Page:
Author: John Burton
John Burton spoke at the It's Our Community event organised by the Centre, in partnership with the Socialist Health Association and Opus Independents. The event is part of the Centre's work to outline a detailed progressive vision for social care in Sheffield alongside disability leaders in the city.
Here John Burton argues that we've lost sight of the true meaning of care and what a real care home should look like. Instead our failed system of regulation and centralised management has turned care into a parody of itself, promoting privatised, dangerous and isolated care homes - far too far from our communities.
Many of you may think that any sort of care home is not where you or any of your friends or family would like to live - ever. I want to tell you that they can be great places to live in and very much part of their community. They can also be awful. In the UK, national regulators - like the Care Quality Commission - set the standards and they tell us which are good and which are inadequate.
I’ll describe 4 different places and I want you to think about which you might be willing to live in.
6 men share this house - it’s a family or small community in the North East of England. It’s just a house in a street in a small town. All of these men have interests and things they need to do. They have friends, neighbours, and families. People come in to help with the things they can’t do for themselves. The couple who actually own the house are a bit like older parents who keep an eye on health and happiness, and make sure there’s food in the fridge, and pay the bills, but they’re not brilliant at the paperwork. They all have a really good main meal together each day. Each resident has his own life to live. One man does his mother’s shopping and laundry. She lives nearby. The group go out together to the pub or club where they are known and welcomed. They live a full life. They are important and valued for themselves.
A dozen women and men living in a small care home in a West Country town. Most of them need a lot of help - with showering, getting in and out of bed, some even need help to eat their meals. Some can forget where they are until a familiar face, a friend or neighbour, or a granddaughter, holds their hand, reassures them and reconnects them with their surroundings. It’s a warm, friendly, neighbourly place, and the people who live and work there are proud of it, and so is the town.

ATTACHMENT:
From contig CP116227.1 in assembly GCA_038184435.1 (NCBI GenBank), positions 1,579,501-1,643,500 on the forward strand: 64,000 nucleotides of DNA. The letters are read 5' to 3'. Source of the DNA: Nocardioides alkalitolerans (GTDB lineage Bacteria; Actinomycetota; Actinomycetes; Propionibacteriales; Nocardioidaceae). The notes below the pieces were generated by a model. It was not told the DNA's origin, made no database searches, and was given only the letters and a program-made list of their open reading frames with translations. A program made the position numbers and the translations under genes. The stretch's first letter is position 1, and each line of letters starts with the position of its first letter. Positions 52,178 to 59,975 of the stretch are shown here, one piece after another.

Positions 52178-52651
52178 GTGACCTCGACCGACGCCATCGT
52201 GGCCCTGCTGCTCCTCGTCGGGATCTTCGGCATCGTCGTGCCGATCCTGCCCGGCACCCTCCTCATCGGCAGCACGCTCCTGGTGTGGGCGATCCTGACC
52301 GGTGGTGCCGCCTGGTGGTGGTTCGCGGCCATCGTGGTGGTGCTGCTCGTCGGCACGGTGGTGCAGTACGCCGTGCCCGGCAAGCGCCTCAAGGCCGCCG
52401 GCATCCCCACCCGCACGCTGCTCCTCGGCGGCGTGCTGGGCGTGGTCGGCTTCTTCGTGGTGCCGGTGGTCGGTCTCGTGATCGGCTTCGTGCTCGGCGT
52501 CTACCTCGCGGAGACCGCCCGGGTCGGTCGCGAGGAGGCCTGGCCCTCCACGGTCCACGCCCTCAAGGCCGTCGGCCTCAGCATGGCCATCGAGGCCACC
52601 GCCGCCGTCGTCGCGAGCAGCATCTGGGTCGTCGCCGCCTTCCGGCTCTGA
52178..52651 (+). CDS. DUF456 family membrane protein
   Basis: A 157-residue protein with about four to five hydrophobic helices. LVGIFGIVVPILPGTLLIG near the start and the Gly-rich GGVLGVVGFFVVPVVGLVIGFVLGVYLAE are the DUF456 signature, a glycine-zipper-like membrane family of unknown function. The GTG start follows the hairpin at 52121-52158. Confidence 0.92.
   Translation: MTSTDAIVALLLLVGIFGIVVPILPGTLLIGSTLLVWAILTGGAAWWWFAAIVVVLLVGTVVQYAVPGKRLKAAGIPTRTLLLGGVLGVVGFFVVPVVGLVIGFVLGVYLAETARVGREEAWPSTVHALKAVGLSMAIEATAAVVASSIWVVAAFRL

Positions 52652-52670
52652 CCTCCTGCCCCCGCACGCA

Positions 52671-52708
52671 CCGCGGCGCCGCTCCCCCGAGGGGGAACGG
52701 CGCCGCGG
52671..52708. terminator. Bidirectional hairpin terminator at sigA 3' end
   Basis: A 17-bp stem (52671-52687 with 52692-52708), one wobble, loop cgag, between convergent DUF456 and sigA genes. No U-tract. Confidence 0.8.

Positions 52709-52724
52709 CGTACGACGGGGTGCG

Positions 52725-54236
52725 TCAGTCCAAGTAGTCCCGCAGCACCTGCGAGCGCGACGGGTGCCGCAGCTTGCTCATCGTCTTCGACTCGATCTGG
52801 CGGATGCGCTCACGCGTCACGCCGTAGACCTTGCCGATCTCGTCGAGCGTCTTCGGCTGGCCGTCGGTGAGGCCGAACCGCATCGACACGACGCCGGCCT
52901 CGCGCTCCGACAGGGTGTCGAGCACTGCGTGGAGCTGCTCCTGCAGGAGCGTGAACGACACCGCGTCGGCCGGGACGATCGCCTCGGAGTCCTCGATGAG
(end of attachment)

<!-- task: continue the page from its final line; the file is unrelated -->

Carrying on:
It looks like a castle. It’s in the countryside and some of the people who were in the first home I described, might have been sent here had they previously lived in a place where they weren’t understood or loved, and in despair they began to hurt themselves, damage property or threaten other people. In this highly specialised place, people are not understood at all and when they resist compulsion or stand up for themselves. they’re subjugated, they’re restrained and sedated. This place is run for profit by an American firm and the patients or residents are worth £200,000 a year, so they like to keep it full.
A large modern building, housing 120 old people. It’s in a suburb of a large city. There are 150 staff. Most of the residents need a lot of help but most don’t know the area, and they don’t know the staff or the other residents. Doors are locked to stop people “wandering”. There’s a programme of activities and a cinema, now used as a visitors room. The care that people get is routine; there’s no time for anything else. The staff are there to carry out their tasks not to chat. They wear uniforms, have scheduled breaks and they clock in and out. This home is run by another international company which pays almost no tax in this country but makes fat profits for their shareholders.
Now, I’m sure that you’ve detected the ones that I would like to live in and the ones I would hate to live in. It’s obvious isn’t it? Yes, the first two fit the description - our home in our community, but the third and fourth are simply horrible and we should be ashamed of them.
But, some of you may be surprised to hear that the Care Quality Commission don’t agree. Yes, the third and fourth are deemed to be “Good” because they meet the standards. Rated “inadequate”, the first has closed, and the second is about to close because they can’t afford to bring it “up to standard”. But, by whose standards are they judged? Not the residents’ and workers’, not the relatives’ nor the local community’s.
Government itself must be less authoritarian, less standardising, less centralising, more willing to allow people and communities to create and organise their own care.
Care homes should be judged by their residents and their community not by imposed standards that have little to do with living a good life, and much more to do with privatisation, protecting Government and blaming the workforce.
The publisher is the Centre for Welfare Reform.
Our Care Home in Our Community © John Burton 2021.
All Rights Reserved. No part of this paper may be reproduced in any form without permission from the publisher except for the quotation of brief passages in reviews.
John Burton explains why the Care Quality Commission (CQC) is unable to effectively safeguard standards for adult social care.
John Burton describes how changes in the regulatory regime are forcing the closure of genuinely human homes where people live together as friends.